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Title: Hospitaller paths to sanctity : a study on piety and religious practices in the Order of St. John 1580-1798
Authors: Ebejer, Matthias
Keywords: Knights of Malta -- Religious life
Order of St John -- Religious life
Bertie, Andrew Willoughby Ninian, 1929-2008
Knights of Malta -- History
Order of St John -- History
Issue Date: 2015
Abstract: ‘For the first time in the modern era canonization has been proposed for a Grand Master of the Sovereign Order of Malta.’ On 20 February 2015, a diocesan inquiry into the Causes of Beatification and Canonization of Frà Andrew Bertie, 78th Grand Master of the Order, met at St John in Lateran, Rome. The fact that Grand Master Bertie has been singled out, not just by the Order but also by the universal Church, as a model for other Hospitallers, indicates that there is still a space reserved for holiness, piety and sanctity within the Order of St John nowadays. Moreover there is still a felt need for the modern-day Hospitaller to be present in society, not just through philanthropic acts, but also through a spiritual and contemplative life. This ongoing reconsideration of the utility of the Order of Malta to the Catholic Church and society at large, has been one reason that motivated me to study this institution’s tradition of sanctity and spirituality, to understand the devotional legacy of the Order. The other reason is an interest in focusing on the more ‘spiritual’ profile of the Hospitaller, who saw in the Order an opportunity to become holy and reach eternal salvation, as will emerge from the discussion which the current study shall present. Owing to the depth of the subject and the vast amount of primary source material that still needs to be explored, the following is a work aimed to explore the subject and hopefully instigate a wider discussion on Hospitaller spirituality. The topic is being given considerable attention from other academic fields as well, particularly from the history of art, music and anthropological sectors, and I sincerely hope that my study can be considered worthy enough to be included alongside this current corpus of work. The discussion on Hospitaller spirituality from the late sixteenth century to the late eighteenth century has to include a parallel comparison with Catholic spirituality in Europe; Chapter 1 is dedicated entirely to the devotional accomplishments of the sixteenth century, particularly those motivated by the Council of Trent. This chapter shall also give insight on the historiography of the Counter-Reformation. Chapter 2 delves into the organisational aspect of cult within the Order of St John in Malta. This structure of cult is evaluated through regulations, liturgical calendars and material culture such as relics. In Chapter 3, the focus is the theme of ‘refashioning’, particularly through the image of saints. This chapter compares the values of Hospitaller saints to those of the great saints and heroes of the Counter-Reformation. Both Chapters 2 and 3 work in tandem with the Tridentine pattern laid out for the reader in Chapter 1, with the intention of providing a holistic picture of Tridentine-Hospitaller spirituality in the Conclusion. The final remarks are dedicated to providing an answer to two main questions: the first discussing the spiritual benefit that a Hospitaller obtains through his vocation in the Order; the second addresses the question of whether the Order’s spiritual framework was distinct and unique from that presented by other religious orders and ecclesiastical institutions.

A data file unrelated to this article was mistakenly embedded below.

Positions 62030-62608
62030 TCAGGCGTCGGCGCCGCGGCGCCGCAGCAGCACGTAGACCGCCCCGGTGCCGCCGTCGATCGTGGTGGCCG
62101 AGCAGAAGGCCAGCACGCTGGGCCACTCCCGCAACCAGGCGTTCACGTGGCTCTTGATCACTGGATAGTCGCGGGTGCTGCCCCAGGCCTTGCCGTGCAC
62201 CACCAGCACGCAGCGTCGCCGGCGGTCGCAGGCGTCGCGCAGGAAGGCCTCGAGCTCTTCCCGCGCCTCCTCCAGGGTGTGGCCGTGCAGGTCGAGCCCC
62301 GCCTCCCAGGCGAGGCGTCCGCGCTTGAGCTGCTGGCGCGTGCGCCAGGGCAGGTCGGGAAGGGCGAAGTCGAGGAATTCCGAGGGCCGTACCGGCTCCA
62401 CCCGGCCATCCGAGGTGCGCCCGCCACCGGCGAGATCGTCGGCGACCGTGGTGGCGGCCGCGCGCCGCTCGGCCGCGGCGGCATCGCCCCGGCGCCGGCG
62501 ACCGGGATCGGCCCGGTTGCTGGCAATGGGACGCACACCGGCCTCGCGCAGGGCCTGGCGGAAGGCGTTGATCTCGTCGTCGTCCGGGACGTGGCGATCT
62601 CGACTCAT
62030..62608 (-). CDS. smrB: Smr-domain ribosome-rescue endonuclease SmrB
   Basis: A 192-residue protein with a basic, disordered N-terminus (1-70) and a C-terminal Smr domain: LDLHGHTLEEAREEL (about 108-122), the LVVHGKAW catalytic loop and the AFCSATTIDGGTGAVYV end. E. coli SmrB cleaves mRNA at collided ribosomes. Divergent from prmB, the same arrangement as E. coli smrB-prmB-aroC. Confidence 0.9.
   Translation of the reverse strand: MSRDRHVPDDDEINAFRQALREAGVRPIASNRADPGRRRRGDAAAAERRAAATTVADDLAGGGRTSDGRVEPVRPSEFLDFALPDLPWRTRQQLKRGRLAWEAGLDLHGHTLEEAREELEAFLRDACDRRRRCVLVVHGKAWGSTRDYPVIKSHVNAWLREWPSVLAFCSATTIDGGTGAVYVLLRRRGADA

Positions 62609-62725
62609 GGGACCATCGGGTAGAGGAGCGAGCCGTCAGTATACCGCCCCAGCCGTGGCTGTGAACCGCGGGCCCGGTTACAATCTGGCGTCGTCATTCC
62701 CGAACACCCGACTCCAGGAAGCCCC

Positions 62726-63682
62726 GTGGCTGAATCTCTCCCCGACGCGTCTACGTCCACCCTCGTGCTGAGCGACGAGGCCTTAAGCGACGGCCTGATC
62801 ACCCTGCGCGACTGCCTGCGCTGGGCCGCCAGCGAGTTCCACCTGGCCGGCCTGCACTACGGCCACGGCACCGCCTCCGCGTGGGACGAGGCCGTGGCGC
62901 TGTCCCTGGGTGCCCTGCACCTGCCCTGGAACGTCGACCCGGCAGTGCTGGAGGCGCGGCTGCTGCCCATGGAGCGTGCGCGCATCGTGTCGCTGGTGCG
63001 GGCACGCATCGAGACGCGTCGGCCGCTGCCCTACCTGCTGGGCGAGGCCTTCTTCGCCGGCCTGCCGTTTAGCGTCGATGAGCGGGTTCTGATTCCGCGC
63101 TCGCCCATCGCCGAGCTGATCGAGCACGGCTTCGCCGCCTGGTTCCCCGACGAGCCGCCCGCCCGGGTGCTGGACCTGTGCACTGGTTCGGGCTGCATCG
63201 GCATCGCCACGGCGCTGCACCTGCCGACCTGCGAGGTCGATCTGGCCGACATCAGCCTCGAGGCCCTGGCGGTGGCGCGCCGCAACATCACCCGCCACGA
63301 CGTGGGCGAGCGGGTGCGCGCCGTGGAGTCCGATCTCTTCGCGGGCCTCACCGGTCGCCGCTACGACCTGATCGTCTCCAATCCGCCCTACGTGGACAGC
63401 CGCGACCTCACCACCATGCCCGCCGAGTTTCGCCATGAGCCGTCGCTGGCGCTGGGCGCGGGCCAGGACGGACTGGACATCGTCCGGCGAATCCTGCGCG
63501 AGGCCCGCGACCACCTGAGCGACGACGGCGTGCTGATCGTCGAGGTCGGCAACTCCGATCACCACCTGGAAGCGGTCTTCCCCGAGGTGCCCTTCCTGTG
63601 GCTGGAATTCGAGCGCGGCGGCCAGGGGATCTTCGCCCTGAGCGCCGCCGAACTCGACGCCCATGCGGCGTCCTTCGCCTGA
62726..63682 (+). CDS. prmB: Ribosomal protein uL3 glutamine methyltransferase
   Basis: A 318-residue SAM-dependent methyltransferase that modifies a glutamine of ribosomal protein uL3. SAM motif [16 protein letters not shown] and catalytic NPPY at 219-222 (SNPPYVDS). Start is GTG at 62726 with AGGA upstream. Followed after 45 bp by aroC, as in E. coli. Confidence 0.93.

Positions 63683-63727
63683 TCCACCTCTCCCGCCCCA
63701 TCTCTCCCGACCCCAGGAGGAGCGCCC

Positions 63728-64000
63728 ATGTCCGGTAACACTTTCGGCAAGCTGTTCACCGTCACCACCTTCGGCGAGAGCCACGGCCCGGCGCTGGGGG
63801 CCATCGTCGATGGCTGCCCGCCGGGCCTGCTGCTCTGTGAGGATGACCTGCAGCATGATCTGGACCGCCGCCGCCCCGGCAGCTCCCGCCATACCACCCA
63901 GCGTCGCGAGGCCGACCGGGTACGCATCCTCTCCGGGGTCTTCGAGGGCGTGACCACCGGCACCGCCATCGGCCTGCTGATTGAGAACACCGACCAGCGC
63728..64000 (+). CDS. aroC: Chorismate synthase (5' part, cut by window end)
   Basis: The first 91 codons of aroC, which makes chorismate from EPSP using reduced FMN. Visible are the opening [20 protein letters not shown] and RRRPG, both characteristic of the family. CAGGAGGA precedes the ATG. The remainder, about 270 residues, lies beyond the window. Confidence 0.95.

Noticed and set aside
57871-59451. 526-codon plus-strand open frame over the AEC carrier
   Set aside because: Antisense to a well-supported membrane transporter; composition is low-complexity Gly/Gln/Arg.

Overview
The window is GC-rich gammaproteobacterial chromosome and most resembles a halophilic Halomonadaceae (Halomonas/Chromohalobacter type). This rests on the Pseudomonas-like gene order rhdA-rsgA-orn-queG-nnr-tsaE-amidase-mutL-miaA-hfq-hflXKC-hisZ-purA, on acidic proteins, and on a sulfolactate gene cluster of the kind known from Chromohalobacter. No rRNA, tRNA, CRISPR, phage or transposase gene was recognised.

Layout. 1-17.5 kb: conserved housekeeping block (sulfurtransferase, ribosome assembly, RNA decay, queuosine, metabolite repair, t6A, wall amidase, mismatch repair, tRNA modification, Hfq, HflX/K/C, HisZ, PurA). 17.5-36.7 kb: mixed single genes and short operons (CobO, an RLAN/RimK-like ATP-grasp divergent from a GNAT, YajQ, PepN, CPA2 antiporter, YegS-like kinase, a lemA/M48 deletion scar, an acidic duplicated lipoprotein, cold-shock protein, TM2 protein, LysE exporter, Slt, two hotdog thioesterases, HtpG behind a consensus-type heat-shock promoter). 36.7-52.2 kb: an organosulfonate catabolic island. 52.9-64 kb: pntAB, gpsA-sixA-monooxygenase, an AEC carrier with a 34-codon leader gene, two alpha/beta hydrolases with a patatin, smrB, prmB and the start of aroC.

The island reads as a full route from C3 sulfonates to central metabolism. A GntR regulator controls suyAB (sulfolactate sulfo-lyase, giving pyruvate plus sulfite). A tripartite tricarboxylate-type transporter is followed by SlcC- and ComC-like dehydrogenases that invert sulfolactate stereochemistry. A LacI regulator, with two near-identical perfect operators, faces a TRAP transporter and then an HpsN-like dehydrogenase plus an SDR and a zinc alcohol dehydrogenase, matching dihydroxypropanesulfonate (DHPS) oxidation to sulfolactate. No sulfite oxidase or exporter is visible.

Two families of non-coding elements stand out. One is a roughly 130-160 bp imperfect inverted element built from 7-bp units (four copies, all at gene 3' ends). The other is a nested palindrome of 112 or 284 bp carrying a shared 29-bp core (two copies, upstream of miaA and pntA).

Appears in Collections:Dissertations - FacArt - 2015
Dissertations - FacArtHis - 2015

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